Florida law enforcement 'helpless to combat' opioid epidemic without state funding

Flagler sheriff sees new hope in Attorney General Moody

By Erik von Ancken - Anchor/Reporter

FLAGLER COUNTY, Fla. - The first 911 call from a concerned friend came in to the Flagler County Sheriff's Office Communications Center early in the morning. The caller told the dispatcher her 50-year-old friend was overdosing.

"He wasn't answering his phone and he's slumped over on the couch," the caller said frantically. "Pretty sure he OD'd."

Flagler County sheriff's deputies raced to the man's home, squirted the overdose-reversing drug Narcan up his nose, and brought him back to life.

Twelve hours later, a second call to 911 was made. The same man had overdosed again.

The 911 call dispatcher asked what drug the man had taken for a second time that day that knocked him unconscious.

"I don't know! I don't know!" the caller screamed. "I was making ice cream and I heard him fall on the floor."

Flagler County Sheriff Rick Staly said his deputies believe it was heroin, perhaps laced with the powerful opioid fentanyl, that nearly killed the man twice in one day.

"The frustration is the system is broken," Staly said.

Staly said his deputies do all they can every day to save lives, reviving addicts with naloxone, sometimes several times a day but Staly said addicts need more help.

"They get released but there's no treatment for the addiction," Staly said. "That's because there's not enough beds. There's not enough beds because there's not enough funding."

Staly said there is only one detox facility in Flagler and Volusia Counties licensed by the state to accept addicts brought in by law enforcement.

There are other private facilities but many will not accept people without health insurance.

"The reality is you can save a life, do lots of enforcement, but unless you get to the core which is the demand and the addiction with treatment, none of that is going to be successful," Staly said.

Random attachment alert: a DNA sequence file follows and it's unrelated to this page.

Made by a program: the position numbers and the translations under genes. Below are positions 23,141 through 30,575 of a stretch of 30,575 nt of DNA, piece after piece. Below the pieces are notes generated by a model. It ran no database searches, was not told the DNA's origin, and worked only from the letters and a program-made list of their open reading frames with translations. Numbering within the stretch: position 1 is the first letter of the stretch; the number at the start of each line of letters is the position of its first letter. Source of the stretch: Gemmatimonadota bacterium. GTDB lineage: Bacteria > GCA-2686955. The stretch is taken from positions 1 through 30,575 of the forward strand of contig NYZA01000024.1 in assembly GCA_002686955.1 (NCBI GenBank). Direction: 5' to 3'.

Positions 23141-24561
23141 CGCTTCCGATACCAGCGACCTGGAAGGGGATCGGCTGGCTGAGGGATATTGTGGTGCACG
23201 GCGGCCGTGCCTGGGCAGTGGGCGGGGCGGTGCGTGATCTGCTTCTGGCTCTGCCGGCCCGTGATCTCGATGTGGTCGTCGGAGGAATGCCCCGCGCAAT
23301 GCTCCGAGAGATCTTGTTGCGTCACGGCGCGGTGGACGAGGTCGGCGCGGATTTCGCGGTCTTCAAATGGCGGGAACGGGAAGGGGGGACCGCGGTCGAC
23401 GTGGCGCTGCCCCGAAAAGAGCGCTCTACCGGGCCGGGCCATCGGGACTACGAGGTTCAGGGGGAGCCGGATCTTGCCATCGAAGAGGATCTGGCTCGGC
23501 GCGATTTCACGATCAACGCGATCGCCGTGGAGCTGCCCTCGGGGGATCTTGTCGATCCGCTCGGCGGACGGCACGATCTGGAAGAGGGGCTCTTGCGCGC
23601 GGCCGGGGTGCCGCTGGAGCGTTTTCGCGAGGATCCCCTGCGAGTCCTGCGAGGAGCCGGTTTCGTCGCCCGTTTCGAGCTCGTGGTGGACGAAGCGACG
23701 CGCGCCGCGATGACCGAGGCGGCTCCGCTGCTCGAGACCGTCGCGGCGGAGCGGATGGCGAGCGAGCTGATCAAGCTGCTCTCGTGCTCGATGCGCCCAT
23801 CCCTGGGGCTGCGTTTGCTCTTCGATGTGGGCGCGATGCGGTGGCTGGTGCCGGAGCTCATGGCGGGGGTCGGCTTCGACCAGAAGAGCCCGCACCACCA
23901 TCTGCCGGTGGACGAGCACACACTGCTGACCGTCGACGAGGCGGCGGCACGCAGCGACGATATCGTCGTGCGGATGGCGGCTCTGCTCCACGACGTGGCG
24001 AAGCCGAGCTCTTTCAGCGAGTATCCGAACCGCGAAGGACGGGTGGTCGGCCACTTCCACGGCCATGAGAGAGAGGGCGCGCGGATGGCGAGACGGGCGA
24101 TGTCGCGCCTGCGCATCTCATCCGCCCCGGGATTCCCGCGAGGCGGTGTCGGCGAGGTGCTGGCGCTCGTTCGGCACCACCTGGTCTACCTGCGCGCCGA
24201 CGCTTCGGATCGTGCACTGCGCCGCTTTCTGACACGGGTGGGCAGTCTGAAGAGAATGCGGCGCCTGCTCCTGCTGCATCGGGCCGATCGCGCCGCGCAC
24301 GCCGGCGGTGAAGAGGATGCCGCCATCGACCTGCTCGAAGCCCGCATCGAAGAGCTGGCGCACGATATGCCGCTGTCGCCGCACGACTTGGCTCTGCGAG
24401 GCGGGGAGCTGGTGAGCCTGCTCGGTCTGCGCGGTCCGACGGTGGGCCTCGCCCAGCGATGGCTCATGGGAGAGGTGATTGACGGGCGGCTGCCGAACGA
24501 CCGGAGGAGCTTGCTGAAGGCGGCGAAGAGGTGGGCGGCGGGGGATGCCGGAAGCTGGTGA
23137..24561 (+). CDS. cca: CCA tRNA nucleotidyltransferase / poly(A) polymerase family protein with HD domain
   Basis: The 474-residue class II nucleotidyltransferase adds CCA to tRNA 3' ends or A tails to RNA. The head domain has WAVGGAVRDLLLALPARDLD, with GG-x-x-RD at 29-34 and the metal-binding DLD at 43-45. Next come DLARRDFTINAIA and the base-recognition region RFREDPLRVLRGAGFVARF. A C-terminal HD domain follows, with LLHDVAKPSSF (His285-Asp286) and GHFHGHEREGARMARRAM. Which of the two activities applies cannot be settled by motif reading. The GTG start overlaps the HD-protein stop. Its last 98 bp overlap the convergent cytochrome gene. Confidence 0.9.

Deputy Braxton Wall, a patrol deputy with the Flagler County Sheriff's Office, said he routinely brings people who have overdosed back to life with naloxone.

"It's becoming the norm, whether it's every day or every other day," Wall said. "We feel like we're helpless to combat the problem. It keeps happening over and over again. It's a vicious cycle that seems never-ending. It comes out over the radio and it's an overdose, and you're like 'Again?' It's getting worse and worse. When is this gonna stop?"

Staly said he was hopeful last year the Florida Legislature would fund opioid addiction treatment until the mass shooting at Marjory Stoneman Douglas High School.

"We worked with them and in the last legislative session the opioid crisis in the state of Florida was their top agenda," Staly said. "And then tragically the Parkland High School shooting occurred. And that diverted the Legislature's attention to school safety and rightly so. The problem is nothing got accomplished then with this opioid crisis."

Staly said he expects lawmakers to address the opioid epidemic this upcoming legislative session.

Staly said newly elected Florida Attorney General Ashley Moody is offering the best hope yet this year for assistance.

Moody just announced a new opioid abuse task force chaired by Seminole County Sheriff Dennis Lemma.

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